How delightful it was to be going home, to get off this dangerous
ground, to feel that there was a safe corner to fly to! Nobody said
anything to her, fortunately for Rose, but let her walk off her
excitement and the flutter of terror and dismay which had come over her.
“Easier to gild the cage than to secure the bird.” The poor little bird
felt already as if she had been caught in some snare; as if the fowler
had got his hand upon her, and all her flutterings would be of no avail.
How little she had thought that this was what was meant by their
flattering eagerness to have her opinion about the Perugino! She kept
close to her mother till they got safely out of the park, for Mr.
Incledon attended them as far as the gates, and Rose was so much
startled that she did not feel safe near him. It seemed to her that the
plot must be brought to perfection at once, and that there was no escape
except in keeping as far off as possible. She resolved to herself as she
went along that she would never approach him if she could help it, or
let him speak to her. Her sensations were something like those with
which a startled hare might, I suppose, contemplate from beneath her
couch of fern the huntsman gathering the hounds which were to run her
down. Rose had no sense of satisfaction such as an older woman might
have felt, in the love of so important a personage as Mr. Incledon. She
was neither flattered nor tempted by the thought of all the good things
she might have at her disposal as his wife--his beautiful house, his
wealth, his consequence, even his Perugino, though that had drawn the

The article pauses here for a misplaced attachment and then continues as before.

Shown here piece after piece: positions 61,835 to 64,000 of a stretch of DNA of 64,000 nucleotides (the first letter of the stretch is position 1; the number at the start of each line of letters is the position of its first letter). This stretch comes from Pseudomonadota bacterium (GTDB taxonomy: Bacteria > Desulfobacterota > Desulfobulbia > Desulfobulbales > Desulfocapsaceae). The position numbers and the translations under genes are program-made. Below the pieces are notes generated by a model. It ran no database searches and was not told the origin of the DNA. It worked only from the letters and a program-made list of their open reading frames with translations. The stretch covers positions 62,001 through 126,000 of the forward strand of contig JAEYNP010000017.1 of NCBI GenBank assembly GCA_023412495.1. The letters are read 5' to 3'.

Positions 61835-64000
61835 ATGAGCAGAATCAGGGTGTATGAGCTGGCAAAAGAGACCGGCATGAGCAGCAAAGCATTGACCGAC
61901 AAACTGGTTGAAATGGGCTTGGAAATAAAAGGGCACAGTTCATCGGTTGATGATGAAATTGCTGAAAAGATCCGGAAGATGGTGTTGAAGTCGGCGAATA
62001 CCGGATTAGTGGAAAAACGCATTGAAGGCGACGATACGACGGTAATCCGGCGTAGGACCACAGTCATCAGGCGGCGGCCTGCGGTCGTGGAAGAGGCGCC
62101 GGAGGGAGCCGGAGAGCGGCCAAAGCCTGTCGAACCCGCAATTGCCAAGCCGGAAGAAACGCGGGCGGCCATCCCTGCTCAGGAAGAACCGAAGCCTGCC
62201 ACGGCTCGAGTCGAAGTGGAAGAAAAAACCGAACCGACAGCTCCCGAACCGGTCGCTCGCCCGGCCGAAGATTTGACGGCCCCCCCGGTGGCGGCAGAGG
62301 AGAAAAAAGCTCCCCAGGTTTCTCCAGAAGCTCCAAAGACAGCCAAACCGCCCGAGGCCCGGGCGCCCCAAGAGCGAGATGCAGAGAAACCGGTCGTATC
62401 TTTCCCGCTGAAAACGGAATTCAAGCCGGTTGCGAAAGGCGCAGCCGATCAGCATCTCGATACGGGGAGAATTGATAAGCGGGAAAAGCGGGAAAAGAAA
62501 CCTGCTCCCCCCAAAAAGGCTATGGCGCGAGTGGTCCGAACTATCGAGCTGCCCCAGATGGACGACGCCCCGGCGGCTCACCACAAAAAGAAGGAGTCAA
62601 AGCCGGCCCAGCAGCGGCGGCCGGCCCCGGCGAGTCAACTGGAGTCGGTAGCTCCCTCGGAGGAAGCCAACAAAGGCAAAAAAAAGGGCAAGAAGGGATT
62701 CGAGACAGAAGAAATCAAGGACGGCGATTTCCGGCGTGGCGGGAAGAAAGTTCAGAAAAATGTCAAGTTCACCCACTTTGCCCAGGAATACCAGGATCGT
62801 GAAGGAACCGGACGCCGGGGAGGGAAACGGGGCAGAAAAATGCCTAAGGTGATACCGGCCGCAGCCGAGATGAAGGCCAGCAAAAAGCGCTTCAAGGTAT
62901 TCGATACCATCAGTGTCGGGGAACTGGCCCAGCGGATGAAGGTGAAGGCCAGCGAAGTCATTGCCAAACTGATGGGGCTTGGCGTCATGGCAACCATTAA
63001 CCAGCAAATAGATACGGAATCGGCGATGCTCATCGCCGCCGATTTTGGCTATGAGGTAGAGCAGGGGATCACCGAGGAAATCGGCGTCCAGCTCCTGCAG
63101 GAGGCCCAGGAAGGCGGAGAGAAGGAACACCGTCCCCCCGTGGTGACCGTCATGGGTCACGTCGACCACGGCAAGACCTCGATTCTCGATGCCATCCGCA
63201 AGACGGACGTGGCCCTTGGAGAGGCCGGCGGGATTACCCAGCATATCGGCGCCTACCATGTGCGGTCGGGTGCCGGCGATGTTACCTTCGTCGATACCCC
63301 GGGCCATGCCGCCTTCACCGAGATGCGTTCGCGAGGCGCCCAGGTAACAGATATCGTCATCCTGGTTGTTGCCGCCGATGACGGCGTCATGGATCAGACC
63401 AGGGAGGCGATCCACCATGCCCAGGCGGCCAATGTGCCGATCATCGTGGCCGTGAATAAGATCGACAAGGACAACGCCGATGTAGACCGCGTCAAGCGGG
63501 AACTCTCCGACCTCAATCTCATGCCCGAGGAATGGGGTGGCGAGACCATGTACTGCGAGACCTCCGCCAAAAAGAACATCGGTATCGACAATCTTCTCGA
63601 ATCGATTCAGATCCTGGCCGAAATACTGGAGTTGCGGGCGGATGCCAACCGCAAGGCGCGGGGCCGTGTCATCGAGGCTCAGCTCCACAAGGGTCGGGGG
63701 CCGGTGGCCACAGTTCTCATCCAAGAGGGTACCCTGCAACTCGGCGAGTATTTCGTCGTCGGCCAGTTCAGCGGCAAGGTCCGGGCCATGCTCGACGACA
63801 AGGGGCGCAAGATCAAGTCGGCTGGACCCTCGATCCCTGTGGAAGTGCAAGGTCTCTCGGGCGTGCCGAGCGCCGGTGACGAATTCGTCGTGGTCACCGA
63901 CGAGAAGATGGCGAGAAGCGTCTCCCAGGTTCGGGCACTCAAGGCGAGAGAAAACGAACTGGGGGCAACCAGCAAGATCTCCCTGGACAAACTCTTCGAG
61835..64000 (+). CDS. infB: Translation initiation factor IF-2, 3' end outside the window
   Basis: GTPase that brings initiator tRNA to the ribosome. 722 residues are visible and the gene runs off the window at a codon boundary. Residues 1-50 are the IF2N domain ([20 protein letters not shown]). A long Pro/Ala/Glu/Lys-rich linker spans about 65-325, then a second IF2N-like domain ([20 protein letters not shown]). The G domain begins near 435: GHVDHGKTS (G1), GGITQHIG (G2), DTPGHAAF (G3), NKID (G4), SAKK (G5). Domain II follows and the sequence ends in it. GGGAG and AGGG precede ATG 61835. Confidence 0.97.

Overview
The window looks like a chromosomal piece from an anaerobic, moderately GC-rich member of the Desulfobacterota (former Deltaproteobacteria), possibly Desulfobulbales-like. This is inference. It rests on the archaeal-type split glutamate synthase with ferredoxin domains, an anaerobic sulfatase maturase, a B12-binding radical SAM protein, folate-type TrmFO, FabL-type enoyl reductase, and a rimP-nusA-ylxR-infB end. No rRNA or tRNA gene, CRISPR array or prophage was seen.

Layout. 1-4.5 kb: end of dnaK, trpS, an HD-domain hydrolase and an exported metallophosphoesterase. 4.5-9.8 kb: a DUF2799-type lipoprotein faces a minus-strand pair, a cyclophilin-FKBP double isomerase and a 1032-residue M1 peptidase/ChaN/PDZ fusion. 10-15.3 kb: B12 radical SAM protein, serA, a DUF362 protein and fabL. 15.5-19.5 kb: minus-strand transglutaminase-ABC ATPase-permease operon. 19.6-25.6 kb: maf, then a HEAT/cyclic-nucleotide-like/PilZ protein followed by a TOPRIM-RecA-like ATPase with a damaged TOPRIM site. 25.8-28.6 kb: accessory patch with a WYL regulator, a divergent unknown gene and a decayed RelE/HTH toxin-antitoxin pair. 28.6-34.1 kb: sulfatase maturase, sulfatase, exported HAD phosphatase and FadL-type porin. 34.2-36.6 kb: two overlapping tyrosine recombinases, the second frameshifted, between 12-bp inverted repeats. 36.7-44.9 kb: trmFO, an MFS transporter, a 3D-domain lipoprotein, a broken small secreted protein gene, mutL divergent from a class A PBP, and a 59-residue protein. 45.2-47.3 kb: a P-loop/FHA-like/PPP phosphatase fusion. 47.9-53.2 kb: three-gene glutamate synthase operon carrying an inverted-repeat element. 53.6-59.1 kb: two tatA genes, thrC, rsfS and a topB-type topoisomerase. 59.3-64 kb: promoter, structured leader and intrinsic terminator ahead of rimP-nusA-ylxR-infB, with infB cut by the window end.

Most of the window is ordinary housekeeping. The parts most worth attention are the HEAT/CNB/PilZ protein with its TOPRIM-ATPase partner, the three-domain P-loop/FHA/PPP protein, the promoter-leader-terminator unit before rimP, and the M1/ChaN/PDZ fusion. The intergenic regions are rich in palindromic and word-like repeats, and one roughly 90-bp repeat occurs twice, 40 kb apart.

very heart out of her breast--none of these things moved her. She was
neither proud of his choice, nor dazzled by his wealth. She was simply
frightened, neither more nor less--dead frightened, and eager to escape
forever out of his way.

It was now afternoon, the most languid hour of the day, and the village
roads were very hot, blazing, and dusty, after the soft shade of Whitton
Park. Mr. Damerel, who was not much of a pedestrian, and hated dust, and
abhorred all the irritations and weariness of excessive heat, came along
somewhat slowly, skirting the houses to get every scrap of shade which
was possible. They were thus quite close to a row of cottages when Mr.
Nolan came out from the door of one so suddenly as almost to stumble
over his rector.

“Just like a shot from a cannon is an Irishman’s exit from a visit,”
said Mr. Damerel, peevishly, though playfully. “Nolan, you salamander,
you who never feel the heat, you may at least have some pity upon me.”

“You are the very man I want,” said the curate, whose brow was clouded
with care. “The poor creature’s dying. You’ll go and say a word to her?
I was going to your house, wondering would I find ye? and lo! Providence
puts ye here.”

“I hope I shall feel as much obliged to Providence as you do,” said the
rector still more peevishly. “What is it? Who is it? What do you want?”

“Sure it’s only a poor creature dying--nothing to speak about in this
dreary world” said good Mr. Nolan; “but she has a fancy to see you. I
have done all I could to pacify her; but she says she knew you in her
better days.”

“It is old Susan Aikin,” said Mrs. Damerel, in answer to her husband’s